Text size

Tel Aviv architect Tuvia Sagiv, an amateur but well-known researcher of the history of the Temple Mount, no doubt did not imagine that his influence would go as far as the Oval Office of the president of the United States. However, according to Dr. Shmuel Berkovits, an attorney who has written a new book about the holy places, Sagiv is the source for former president Bill Clinton?s proposal to divide sovereignty over the Temple Mount vertically, from top to bottom. At the end of December 2000, Clinton proposed that the Palestinians get the sovereignty over the level of the mosques while the Jews make do with sovereignty over the depths of the mount, the Western Wall and the Holy of Holies.

Sagiv combed the Temple Mount with radar equipment and infra-red cameras that were operated from helicopters flying above and alongside the site. Relying on these tests, he claimed that the Temple had lain at a depth of 16 meters below the water fountain between Al-Aqsa Mosque and the Dome of the Rock, and that what is known as the Western Wall is not the western wall of the temple but rather part of the wall that was built by the Emperor Adrianus around the Roman shrine that he built on the Temple Mount after the conquest of Jerusalem and its destruction in the second century. Sagiv proposed breaking open a giant gate in the Western Wall through which Jews could go to reach the level of the Temple, under the level of mosques.

Sagiv's revolutionary approach is not in keeping with accepted scholarly opinions. Most of the important archaeologists and rabbis to this day believe that the Holy of Holies is not situated deep under the ground but rather at ground level as we know it at present, exactly at the spot where the rock is located in the Dome of the Rock.

Berkovits, in his new book, "How Dreadful is This Place," recounts the history of Sagiv's theory, which was submitted more than 10 years ago to Ariel Sharon when he was still an opposition member of the Knesset. At that time, Sagiv proposed to Sharon that it would be possible to solve the problems of Jews and Moslems praying on the Temple Mount by dividing the use of the site lengthwise rather than breadthwise. Some time later, the U.S. Embassy asked Sagiv to furnish them with an expository copy of his proposal, and in this way the idea made its way into the hands of Clinton.

In any event, Berkovits is of the opinion that even if Sagiv's idea were more acceptable, the Palestinians would never agree to Israeli sovereignty over the depths of the mount, both because of their historic fear that the Jews would undermine the foundations of the mosques and knock them down to rebuild the Temple, and because of their anxiety lest the Jews dig there and find the remnants of the Temple, proof that it existed on the Temple Mount, contrary to the Palestinians' claims about this.

"No holy buildings"

Holy sites are more or less Berkovits' profession. He is a world-renowned expert in the field, and he has been doing research for 25 years, as well as teaching and consulting on these topics. He is a member of the Jerusalem Institute of Israel Studies, serves as an adviser to the Armenian Christian community, to the Museum of Tolerance and the Diaspora Yeshiva. His doctoral thesis was put at the disposal of the Israeli team at the Camp David peace talks with Egypt in 1978 as the central reference document about the holy sites. His previous book, "The Wars over the Holy Places," won first prize in 2001, in the field of Israeli security, from the Jaffee Center for Strategic Studies.

Academics and experts in international law will find a great deal of interest in the analyses and the legal innovations in his new book which deals with sanctity, politics and law in the holy places in Jerusalem and in Israel in general. He even received an enthusiastic foreword from the former president of the supreme court, Meir Shamgar. (The two sit together on the committee for prevention of the destruction of antiquities on the Temple Mount). But the general public will be more interested in those holy cows that Berkovits is not afraid to slaughter, and not always with academic caution.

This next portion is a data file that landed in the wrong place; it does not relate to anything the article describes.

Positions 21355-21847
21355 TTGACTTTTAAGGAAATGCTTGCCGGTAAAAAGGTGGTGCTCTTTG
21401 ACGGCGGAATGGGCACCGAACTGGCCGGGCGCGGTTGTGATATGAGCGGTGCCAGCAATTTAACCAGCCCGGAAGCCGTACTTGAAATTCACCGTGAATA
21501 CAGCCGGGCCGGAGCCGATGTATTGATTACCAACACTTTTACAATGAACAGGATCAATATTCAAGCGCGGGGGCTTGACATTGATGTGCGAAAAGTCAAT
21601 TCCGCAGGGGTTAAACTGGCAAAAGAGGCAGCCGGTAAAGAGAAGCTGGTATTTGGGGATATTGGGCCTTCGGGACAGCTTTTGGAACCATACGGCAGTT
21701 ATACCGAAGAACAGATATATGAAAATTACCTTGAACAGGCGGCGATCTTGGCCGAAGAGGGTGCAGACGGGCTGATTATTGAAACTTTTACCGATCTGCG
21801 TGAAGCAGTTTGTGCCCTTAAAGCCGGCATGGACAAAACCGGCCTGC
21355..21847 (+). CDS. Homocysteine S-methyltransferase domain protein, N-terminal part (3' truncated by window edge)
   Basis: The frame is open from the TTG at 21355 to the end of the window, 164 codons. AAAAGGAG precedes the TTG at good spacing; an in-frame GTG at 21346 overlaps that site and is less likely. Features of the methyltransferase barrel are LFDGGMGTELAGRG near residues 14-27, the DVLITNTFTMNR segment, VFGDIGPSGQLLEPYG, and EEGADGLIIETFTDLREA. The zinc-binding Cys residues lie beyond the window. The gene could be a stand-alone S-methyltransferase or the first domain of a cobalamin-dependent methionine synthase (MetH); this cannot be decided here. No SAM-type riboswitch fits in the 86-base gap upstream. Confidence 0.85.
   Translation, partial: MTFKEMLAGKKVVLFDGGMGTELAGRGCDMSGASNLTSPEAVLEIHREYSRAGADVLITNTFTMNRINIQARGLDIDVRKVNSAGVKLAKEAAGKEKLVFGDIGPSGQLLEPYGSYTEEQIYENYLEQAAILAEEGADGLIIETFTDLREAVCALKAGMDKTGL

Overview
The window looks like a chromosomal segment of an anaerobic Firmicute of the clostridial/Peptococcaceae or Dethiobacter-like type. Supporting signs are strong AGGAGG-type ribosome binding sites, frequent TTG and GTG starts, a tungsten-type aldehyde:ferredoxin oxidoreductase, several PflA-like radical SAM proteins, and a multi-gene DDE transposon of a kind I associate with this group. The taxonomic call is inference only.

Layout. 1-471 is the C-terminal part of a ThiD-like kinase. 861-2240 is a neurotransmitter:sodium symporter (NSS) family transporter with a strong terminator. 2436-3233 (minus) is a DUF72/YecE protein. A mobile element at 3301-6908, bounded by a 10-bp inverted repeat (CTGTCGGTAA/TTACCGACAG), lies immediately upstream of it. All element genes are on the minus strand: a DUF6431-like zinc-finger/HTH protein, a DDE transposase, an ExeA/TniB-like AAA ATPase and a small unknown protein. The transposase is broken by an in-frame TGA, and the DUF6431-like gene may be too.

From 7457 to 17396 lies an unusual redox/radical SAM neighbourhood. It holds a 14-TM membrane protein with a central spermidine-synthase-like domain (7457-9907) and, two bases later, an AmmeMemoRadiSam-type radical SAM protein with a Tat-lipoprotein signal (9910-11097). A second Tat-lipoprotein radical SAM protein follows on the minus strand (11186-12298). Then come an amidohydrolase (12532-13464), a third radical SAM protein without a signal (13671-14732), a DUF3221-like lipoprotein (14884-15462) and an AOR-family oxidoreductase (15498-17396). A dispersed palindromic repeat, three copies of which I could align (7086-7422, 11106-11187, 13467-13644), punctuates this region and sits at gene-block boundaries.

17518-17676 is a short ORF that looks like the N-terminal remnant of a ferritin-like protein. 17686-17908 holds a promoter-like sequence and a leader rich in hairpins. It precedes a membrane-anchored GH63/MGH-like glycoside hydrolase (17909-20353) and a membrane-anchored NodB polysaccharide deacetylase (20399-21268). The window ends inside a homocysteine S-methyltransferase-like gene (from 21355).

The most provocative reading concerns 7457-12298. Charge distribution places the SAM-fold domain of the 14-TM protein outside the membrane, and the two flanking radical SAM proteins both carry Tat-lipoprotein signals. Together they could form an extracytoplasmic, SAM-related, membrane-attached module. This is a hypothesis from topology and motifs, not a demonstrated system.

The most obvious example is his attitude toward the affair of the burning of the synagogues at Gush Katif. Berkovits states: "The Israeli government and the Israel Defense Forces are keeping secret the information, as if it was a military secret, that before the IDF withdrew from the Gaza Strip and northern Samaria, the army chaplaincy removed the sanctity of all the synagogues and religious study centers in the Gaza Strip so that the buildings which the Palestinians looted, burned and destroyed in the settlements that were evacuated were no longer synagogues but merely regular buildings."

Berkovits says he posed a question to the army chaplaincy on this matter but received an evasive answer, and the military chaplains were prepared only informally to tell him of these developments.

In his book, Berkovits cites, for the first time, the full halakhic ruling written by Chief Rabbi Yona Metzger in which he gives the details of the required halakhic procedure to remove a synagogue's sanctity. The most substantive stage of this procedure comes when there is an act of sale, and the central role is supposed to be that of the chief chaplain of the IDF.

In his halakhic opinion, Rabbi Metzger sats the state must assign its rights according to the property laws to the army chief rabbi, and he is the one who must later carry out the sale to the state treasury. At the time of expropriation, Metzger instructed, the state must make a legal commitment to give something in return for the buildings whose sanctity has been removed, and for buildings that serve for other religious purposes (such as ritual baths).

This commitment, he says, will serve as a payment for the sale "and will lead to the implementation of the removal of the sanctity." Berkovits also refers to another, albeit less painful, sham, presented to the Israeli public in 2001 : the negotiations in Taba between representatives from Israel and from the Palestinian Authority, which devoted a great deal of time then to the status of Jerusalem's Old City and the Temple Mount.